SnackWell’s is a great case in the power of business storytelling. What happens when storytelling makes an impact. And then what happens when that business story turns out to be vaporware.

The business storytelling that made Snackwells

“Low fat means healthy” didn’t come out of nowhere – there were studies going back to the 1940s that ultimately led to the idea. It took off in the late 80s/early 90s for a few reasons, including:

  • The food pyramid visual
  • Simplifying at the expense of nuance.
  • Not letting the truth get in the way of a good story.

The story of the food pyramid

Back in 1992, the United States Department of Agriculture (USDA) published the “food pyramid,” a visual cue intended to guide Americans on how to make healthy food choices. If you grew up in the 90s, you saw this thing everywhere – doctors offices, health class, etc. To the credit of the people who designed it, it was a straightforward visual that didn’t require additional explanation:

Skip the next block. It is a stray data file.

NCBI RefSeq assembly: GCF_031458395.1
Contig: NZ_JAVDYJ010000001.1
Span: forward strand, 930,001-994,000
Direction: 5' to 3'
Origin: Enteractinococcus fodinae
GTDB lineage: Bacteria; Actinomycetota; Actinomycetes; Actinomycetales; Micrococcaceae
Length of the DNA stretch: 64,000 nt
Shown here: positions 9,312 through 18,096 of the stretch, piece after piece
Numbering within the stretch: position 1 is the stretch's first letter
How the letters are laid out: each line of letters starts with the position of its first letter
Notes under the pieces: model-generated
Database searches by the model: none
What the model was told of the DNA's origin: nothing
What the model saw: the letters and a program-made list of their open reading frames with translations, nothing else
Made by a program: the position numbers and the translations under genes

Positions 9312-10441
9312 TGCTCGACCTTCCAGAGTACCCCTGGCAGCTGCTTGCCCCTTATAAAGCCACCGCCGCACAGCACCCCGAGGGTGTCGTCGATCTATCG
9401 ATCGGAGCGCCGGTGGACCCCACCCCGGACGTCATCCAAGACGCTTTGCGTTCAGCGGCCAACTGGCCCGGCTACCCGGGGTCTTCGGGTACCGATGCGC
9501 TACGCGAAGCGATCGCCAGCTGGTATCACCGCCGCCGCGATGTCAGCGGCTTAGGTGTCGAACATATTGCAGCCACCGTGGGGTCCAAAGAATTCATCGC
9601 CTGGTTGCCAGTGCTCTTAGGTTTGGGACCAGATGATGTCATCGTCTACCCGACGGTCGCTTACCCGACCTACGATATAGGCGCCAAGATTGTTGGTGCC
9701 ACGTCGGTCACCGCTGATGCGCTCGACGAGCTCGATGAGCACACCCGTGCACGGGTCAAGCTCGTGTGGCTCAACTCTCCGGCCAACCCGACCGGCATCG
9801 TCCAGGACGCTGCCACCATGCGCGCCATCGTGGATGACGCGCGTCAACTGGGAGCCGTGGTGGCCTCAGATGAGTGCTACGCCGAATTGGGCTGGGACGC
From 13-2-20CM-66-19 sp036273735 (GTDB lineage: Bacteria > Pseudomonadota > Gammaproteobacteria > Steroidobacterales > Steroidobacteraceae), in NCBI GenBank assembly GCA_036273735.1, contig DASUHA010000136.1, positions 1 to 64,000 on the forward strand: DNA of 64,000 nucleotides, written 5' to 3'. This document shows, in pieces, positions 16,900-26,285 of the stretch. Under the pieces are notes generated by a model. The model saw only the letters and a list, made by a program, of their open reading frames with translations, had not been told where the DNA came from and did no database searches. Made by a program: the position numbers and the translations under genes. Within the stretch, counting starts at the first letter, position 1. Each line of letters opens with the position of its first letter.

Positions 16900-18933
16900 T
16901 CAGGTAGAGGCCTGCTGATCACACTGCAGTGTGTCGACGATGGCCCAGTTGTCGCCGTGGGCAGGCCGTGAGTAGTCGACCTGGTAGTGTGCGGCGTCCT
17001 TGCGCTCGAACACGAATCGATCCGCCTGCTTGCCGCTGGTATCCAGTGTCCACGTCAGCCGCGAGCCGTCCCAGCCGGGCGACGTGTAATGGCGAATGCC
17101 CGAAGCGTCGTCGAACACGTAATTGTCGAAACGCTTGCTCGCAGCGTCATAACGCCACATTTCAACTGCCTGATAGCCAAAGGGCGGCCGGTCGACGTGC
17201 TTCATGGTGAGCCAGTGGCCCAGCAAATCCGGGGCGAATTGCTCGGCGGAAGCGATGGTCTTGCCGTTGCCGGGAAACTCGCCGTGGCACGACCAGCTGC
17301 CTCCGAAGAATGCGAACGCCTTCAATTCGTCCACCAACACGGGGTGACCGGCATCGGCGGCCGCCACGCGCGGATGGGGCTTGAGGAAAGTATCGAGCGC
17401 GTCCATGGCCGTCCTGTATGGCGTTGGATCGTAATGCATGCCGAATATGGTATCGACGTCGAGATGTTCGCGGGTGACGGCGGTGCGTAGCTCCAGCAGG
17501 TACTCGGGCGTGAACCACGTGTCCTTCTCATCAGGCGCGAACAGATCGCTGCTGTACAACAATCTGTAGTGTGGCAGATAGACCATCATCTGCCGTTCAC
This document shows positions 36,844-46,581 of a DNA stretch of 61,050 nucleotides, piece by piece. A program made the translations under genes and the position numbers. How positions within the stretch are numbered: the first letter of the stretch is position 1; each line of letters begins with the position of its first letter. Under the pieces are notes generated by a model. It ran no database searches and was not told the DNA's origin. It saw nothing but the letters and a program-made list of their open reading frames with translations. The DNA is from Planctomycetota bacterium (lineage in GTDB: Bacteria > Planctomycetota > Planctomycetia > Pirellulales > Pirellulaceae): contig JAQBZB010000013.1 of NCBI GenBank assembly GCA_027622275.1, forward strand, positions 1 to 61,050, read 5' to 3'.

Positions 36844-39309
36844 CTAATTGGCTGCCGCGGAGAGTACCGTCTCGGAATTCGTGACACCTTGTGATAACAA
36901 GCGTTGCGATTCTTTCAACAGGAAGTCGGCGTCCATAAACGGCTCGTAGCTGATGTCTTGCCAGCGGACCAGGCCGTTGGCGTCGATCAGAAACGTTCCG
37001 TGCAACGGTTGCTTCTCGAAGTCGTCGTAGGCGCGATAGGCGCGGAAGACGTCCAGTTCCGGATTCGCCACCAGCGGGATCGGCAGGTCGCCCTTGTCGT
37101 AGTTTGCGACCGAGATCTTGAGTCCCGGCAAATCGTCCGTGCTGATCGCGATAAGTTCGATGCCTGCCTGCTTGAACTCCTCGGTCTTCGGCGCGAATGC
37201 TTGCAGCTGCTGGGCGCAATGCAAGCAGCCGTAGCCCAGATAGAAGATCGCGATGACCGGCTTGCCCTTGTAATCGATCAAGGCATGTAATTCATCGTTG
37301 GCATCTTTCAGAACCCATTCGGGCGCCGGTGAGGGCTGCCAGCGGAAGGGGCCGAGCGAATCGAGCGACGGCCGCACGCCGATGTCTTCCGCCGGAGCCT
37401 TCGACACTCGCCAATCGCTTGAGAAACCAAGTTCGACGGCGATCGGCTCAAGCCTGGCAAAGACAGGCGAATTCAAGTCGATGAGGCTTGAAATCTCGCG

The 90s food pyramid is a great example of business storytelling making its way into homes and cafeterias everywhere.

As we know now, the food pyramid was well-intentioned but problematic. Allegedly, it was heavily influenced by the meat and dairy lobbying groups, who have been accused of putting their own interests over the science. It also put all fats together, instead of separating “good” (unsaturated) fats from “bad” (saturated) fats. Same thing with carbs – for example, whole grain bread has a very different nutritional profile than white bread.